Atrial fibrillation (AF) is one of the most prevalent arrhythmias in European society and its occurrence is increasing among the elderly. Epidemiological studies show that its presence will only grow over time. Many resources have been engaged to improve detection and treatment and to optimize quality of life for affected patients, but it still remains one of the leading risk factors for heart insufficiency, stroke and lowered life expectancy in both men and women. A key role in this threatening scenario is played by ischemic stroke – a disease whose risk is five times higher with concomitant AF. Being one of the major causes of disability and morbidity in society, stroke consumes huge resources. This could be changed with improved screening methods and early pharmacological intervention.
As previously stated, atrial fibrillation is more common in the elderly. During aging, the atria start to change their structure. They gain more fat and fibrous tissue, causing conduction disturbances. Structural and functional changes impair contraction and lead to chronic inflammation and the formation of a thrombus, which brings the risk of ischemic stroke.
AF is often insidious and clinically silent. A Finnish study from 2016 showed that in 21.9% of cases stroke is the first manifestation of an AF. If lowering the risk of a stroke in AF is obtainable with oral anticoagulants, monitoring and detection of the disease should be crucial.
A run of at least 30 seconds of AF is considered diagnostically significant. It has to be documented during ECG recording according to the criterion of complete irregularity of QRS complexes with no P waves. However, this remains challenging, as AF tends to appear as paroxysmal arrhythmia, and even short episodes can lead to stroke. That is why the preferred way of recording ECG signals is gradually changing towards novel, prolonged methods of detection that favour raised sensitivity.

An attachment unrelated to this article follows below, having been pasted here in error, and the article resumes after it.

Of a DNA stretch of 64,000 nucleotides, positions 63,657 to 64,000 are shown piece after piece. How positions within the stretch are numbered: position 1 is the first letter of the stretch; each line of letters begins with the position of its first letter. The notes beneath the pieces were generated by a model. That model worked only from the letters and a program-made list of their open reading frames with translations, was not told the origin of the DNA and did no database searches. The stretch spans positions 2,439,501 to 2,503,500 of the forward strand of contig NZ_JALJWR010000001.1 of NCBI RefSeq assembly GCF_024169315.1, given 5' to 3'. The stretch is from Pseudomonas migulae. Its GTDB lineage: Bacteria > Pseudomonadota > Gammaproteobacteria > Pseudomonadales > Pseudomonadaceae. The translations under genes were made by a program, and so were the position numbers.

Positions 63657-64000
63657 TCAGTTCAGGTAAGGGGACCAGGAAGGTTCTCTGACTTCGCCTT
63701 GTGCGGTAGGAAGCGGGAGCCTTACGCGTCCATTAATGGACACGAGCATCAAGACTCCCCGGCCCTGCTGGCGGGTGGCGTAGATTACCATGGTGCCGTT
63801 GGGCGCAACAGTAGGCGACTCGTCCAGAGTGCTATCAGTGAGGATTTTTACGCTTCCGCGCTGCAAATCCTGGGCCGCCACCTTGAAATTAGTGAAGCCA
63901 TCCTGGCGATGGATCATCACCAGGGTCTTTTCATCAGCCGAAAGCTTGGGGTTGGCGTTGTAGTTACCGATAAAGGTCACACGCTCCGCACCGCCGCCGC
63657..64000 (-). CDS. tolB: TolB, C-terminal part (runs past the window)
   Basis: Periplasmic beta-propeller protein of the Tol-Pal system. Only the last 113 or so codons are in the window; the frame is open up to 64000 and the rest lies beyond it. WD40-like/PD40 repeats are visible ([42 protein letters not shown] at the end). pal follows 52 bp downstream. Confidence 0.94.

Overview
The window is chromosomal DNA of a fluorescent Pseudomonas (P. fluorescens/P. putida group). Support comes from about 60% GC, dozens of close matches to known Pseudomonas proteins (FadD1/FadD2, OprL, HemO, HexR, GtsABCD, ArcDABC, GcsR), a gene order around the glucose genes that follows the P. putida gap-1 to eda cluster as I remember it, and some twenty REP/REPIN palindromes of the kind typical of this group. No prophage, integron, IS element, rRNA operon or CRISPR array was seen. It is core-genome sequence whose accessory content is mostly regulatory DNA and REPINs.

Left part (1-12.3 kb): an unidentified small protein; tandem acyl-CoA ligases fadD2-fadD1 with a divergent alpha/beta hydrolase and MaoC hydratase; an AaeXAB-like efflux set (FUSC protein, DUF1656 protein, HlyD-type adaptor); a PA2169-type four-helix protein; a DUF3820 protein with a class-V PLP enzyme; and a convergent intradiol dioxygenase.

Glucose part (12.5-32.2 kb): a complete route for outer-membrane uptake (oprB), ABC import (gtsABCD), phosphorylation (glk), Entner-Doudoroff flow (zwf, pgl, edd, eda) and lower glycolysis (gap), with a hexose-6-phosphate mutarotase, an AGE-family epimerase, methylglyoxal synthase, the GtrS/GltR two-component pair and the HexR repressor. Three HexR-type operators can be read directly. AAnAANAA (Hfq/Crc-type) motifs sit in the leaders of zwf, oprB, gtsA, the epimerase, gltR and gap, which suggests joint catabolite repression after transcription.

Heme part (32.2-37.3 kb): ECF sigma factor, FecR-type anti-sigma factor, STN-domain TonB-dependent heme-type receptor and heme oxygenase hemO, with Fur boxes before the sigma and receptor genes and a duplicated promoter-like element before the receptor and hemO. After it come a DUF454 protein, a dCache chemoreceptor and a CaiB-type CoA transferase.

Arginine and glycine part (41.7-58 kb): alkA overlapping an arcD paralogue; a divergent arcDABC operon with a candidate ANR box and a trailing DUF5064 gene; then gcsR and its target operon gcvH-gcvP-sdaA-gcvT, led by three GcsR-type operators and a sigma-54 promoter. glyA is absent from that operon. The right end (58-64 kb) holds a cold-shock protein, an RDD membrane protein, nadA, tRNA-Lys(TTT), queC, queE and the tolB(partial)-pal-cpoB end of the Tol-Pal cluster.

Development of guidelines
Considering the development of European Society of Cardiology (ESC) guidelines regarding AF we can see more attention being driven towards detection and how it should be done. There is an shift being observed in favour of prolonged ECG. In 2006 ESC guidelines, there is hardly any information on how long monitoring should be, whereas in 2010 and 2012 it is stated that regardless of the clinical symptoms, after a stroke or transient ischemic attack (TIA), with suspicion of AF, Holter monitoring should be performed for up to 7 days. What is important is that 7-day monitoring can validate up to 70% of AF. Also, implantable devices and event recorders were classified as a valuable option.
Methods of prolonged ECG have found a special place in the screening of neurological patients that have overcome stroke or TIA. In 2015 Lancet Neurolology published data pooled from ten studies (more than 600 patients) which showed that more than we have more than 3 times better chances (10.5% vs 3%) to diagnose post-stroke atrial fibrillation with 7-day monitoring (comparing to standard 24 h examination)